The growing network of connected devices, increasing number of Wi-Fi users, and growing data capacity requirements will necessitate careful Wi-Fi spectrum planning. To satisfy these rising demands in various regions, between 500MHz and 1GHz of spectrum will likely need to be added by 2025, according to a recent study by Quotient Associates and commissioned by the Wi-Fi Alliance. As many as 1.8GHz may be required to satisfy plausible upper bound scenarios. Not only does extra spectrum need to be added, but it will be important that contiguous spectrum, with wide channels of up to 160MHz, must be constructed.
The study took into account estimated data volume demands from three sources: the Cisco VNI forecast tool, surveyed data from Ofcom UK, and a commercial source, which largely agreed in a prediction of 1.125GB per person per busy hour by 2020, with four busy hours per day. Though few predictions exist beyond 2020, it’s expected that demand growth will slow between 2020 and 2025, which is supported by reports from many mobile operators. However, an unexpected new application may cause a spike in demand. With growth rates continuing as predicted, users will consume 4.5GB per person per busy hour in 2025.
There are three main environments of Wi-Fi usage, each of which presents different demands. These are offices, assumed to be multi-storey and open plan; residences, assumed to be relatively small with two occupants; and mall locations, which are assumed to be two-storey with large central atriums.
The increasing needs of Wi-Fi spectrum also concern the devices users use to access the internet, as well as their capabilities. People are increasingly using smartphones and tablets to access the internet, while usage of laptop and desktop computers has decreased. The Quotient Associates study concludes that, globally, smartphones have become the most important way to connect to the internet. Between 2013 to 2015, smartphone internet access more than doubled while both desktop and laptop use decreased significantly.
For this reason, it is important to determine current device capabilities. Current Wi-Fi 802.11ac devices supporting anywhere from 1X1 MIMO to 3×3 MIMO at the higher end. Projecting into the future, Wi-Fi 802.11ac will be replaced by 802.11ax, and high-end devices will support as many as 4×4 MIMO for a throughput of 2.4Gbps.
The study modelled two possible scenarios, a prediction for a likely busy hour (peak usage assumed to comprise four hours per day) as well as an upper bound scenario (2x the busy hour in 2020 and 4x the busy hour in 2025). While the predicted busy hour usage necessitates only a modest increase in spectrum, it is important to consider that the upper bound scenario is entirely plausible. To prepare for the possibility of unexpected increases in data usage, spectrum should be expanded to account for the worst-case scenario.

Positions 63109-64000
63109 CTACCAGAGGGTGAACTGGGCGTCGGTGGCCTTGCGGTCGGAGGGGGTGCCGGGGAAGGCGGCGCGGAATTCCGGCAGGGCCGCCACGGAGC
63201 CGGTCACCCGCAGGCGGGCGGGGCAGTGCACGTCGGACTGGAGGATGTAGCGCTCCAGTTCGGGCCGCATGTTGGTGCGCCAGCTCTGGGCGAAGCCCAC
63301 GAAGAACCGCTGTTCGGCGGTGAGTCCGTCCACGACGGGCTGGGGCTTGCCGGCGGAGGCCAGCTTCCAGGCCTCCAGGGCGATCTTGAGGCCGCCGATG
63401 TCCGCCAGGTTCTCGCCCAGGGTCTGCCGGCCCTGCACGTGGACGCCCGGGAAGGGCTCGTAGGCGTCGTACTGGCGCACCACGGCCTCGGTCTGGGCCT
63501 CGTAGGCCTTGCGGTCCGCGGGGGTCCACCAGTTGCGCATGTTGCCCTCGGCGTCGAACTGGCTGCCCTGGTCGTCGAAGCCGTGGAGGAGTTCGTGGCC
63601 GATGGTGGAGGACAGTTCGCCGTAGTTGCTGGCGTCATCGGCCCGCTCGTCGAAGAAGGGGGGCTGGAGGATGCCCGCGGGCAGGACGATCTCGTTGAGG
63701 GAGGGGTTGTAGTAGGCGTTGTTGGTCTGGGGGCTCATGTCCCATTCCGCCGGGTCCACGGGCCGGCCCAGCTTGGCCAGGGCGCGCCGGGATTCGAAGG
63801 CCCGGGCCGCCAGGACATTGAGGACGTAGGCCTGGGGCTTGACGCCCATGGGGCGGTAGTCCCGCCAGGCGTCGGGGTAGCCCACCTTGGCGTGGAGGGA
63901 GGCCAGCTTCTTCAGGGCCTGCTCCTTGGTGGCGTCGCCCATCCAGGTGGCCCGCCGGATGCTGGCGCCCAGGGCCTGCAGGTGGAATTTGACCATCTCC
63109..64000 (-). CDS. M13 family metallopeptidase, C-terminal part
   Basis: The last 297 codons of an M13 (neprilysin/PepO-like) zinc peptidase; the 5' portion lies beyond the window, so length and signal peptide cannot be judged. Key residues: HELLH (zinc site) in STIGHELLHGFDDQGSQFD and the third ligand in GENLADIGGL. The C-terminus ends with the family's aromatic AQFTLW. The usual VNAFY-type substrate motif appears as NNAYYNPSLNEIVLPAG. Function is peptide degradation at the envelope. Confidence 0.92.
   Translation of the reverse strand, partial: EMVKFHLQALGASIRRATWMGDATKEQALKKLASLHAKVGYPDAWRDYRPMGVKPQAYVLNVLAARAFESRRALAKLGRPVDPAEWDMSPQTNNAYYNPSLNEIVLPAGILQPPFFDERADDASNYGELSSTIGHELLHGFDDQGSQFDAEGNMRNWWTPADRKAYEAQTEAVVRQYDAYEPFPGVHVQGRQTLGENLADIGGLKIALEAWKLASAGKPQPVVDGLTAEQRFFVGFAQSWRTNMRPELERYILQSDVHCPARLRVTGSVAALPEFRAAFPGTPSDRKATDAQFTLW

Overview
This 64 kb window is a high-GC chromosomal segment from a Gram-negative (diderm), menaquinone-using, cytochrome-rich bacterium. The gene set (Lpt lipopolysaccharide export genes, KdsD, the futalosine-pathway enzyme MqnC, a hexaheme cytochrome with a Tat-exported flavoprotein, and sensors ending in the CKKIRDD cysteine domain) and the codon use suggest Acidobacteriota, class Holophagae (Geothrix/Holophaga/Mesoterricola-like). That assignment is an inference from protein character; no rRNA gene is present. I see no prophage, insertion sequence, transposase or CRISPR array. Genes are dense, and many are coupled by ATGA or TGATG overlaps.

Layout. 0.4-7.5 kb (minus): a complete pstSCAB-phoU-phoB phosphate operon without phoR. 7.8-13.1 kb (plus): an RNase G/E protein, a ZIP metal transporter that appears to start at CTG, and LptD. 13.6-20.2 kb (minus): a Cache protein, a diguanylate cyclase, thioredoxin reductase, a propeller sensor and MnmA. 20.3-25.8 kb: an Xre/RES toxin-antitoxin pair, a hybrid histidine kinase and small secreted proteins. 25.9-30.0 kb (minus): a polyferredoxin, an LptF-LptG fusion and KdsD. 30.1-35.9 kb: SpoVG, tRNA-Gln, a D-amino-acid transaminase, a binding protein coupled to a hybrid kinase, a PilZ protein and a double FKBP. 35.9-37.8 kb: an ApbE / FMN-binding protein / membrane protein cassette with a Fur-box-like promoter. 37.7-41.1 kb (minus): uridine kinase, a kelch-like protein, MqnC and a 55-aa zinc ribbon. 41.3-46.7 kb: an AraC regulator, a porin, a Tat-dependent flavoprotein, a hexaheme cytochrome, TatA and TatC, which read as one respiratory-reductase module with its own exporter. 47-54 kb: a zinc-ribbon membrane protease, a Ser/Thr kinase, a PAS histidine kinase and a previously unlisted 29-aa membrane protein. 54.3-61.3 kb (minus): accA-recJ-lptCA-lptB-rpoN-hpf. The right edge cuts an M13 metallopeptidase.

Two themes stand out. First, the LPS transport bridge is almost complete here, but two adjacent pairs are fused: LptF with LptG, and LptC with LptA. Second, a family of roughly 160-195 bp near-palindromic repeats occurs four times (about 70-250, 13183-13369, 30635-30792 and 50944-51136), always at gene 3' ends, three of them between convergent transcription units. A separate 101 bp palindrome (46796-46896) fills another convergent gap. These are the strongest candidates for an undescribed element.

In 2020, the upper bound data requirement calls for 960MHz of spectrum, regardless of whether 80MHz or 160MHz channels are utilised. As wider channels enable higher data rates, adding the 960MHz of spectrum in contiguous 160MHz channels presents the best available option. In 2025, the upper bound scenario calls for 1920MHz of spectrum to be added. At this time, it may be beneficial to consider channels even wider than 160MHz, though this currently falls outside Wi-Fi 802.11 standards.
The study concluded that spectrum should be expanded in the 5GHz band, rather than the 2.4GHz and 60GHz options. This decision is one of practicality: the 2.4GHz band is limited in its growth capacity, while the 60GHz band will be unavailable to many devices, either because they cannot support it or will not be in range of a 60GHz AP. Despite the greater bandwidth available in the 60GHz band because of its higher frequency, it can not be considered a good substitute for 5GHz in normal circumstances.
Though there have been some attempts to extend the 5GHz bandwidth in both the United States and Europe, there are certain challenges in this band. For example, the Earth Exploration Satellite Service (EESS) is already in usage in the 535-5470MHz band. In addition, some 5GHz channels are subject to Dynamic Frequency Selection (DFS), which may decrease their usage compared to other channels. If 5GHz presents too many challenges or is not available in particular regions, the study suggests that spectrum in the 2-10GHz range may offer an appropriate alternative.
While the increasing demands of Wi-Fi usage present certain challenges, a consideration of future demands presents a good starting point for expanding spectrum needs. If Wi-Fi usage is to continue unimpeded, and its cultural and economic benefits to continue unrestricted, the spectrum must be scaled appropriately. Such expansion will also benefit emerging unlicensed technologies Multefire and carrier aggregation such as LWA.